The potential is there, but tests so far have shown only imperceptible rumbles
Archer Daniels Midland
The shaking in the nation’s midsection has been intense enough in the last few years to break chimneys and scatter dishes. Those alarming earthquakes are in places where such things have been about as common (and as welcome) as laughing hyenas. Their cause: injection of watery waste fluids deep underground as part of natural gas and oil retrieval.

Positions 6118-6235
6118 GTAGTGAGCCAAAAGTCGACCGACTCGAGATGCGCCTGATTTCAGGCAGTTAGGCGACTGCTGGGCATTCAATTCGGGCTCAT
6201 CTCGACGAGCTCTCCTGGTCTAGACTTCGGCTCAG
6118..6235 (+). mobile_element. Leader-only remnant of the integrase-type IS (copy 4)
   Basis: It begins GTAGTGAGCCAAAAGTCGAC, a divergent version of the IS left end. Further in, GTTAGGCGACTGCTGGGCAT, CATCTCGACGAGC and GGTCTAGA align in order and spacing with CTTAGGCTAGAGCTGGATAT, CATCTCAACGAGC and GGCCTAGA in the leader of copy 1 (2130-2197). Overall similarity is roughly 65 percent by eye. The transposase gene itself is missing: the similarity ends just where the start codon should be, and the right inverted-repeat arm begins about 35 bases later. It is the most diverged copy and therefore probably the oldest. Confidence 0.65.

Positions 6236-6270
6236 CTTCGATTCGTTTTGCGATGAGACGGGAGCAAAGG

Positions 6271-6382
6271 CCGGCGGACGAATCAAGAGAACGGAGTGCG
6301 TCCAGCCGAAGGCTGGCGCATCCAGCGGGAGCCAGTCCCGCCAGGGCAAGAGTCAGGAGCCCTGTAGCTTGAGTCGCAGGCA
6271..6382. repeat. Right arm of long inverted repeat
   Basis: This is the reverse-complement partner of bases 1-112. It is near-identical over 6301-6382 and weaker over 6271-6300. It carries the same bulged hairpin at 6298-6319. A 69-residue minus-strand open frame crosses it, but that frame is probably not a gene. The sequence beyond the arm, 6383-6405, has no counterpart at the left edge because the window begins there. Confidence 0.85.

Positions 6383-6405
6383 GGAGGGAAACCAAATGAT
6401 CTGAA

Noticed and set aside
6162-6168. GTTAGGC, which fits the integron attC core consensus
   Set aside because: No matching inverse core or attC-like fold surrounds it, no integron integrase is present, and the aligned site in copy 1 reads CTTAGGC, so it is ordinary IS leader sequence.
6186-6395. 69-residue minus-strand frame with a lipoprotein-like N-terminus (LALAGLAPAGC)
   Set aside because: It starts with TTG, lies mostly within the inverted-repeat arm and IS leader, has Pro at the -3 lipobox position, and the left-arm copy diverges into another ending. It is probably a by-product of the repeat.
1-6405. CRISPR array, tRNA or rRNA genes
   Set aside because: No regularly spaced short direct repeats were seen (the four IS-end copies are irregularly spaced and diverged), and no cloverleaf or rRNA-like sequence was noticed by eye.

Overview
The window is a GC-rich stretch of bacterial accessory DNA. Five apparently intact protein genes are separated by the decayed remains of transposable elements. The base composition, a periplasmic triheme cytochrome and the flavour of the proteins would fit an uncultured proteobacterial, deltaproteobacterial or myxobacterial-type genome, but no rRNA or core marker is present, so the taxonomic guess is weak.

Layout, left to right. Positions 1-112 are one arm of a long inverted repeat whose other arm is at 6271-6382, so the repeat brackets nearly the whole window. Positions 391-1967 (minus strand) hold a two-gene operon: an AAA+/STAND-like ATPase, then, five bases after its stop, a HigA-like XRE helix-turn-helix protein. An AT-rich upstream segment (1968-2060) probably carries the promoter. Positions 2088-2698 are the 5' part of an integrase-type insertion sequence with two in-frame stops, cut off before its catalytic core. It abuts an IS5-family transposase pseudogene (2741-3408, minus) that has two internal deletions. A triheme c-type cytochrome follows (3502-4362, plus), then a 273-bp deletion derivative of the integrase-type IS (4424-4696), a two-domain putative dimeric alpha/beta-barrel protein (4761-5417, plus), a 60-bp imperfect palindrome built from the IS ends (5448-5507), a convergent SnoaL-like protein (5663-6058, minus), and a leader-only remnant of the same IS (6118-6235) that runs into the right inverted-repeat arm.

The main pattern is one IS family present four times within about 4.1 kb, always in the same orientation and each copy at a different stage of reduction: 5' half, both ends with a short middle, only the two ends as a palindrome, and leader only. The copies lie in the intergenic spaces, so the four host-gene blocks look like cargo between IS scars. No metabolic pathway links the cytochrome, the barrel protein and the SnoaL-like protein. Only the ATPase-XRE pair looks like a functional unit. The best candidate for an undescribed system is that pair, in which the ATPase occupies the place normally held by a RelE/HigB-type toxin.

This worries some scientists who have high hopes for a way to curb global warming by getting rid of carbon dioxide that comes from, among other things, combustion of coal, gas and oil. These CO2 emissions may be accelerating Earth toward a climate calamity as the land and seas warm and weather zones shift. One promising strategy for curbing climate change is to pump much of the CO2 from fossil fuel-fired power plants into deep underground storage where everybody hopes it will remain for millennia.
But in an ironic symmetry, in which a proposed solution to a problem shares one of its side effects, deep geological storage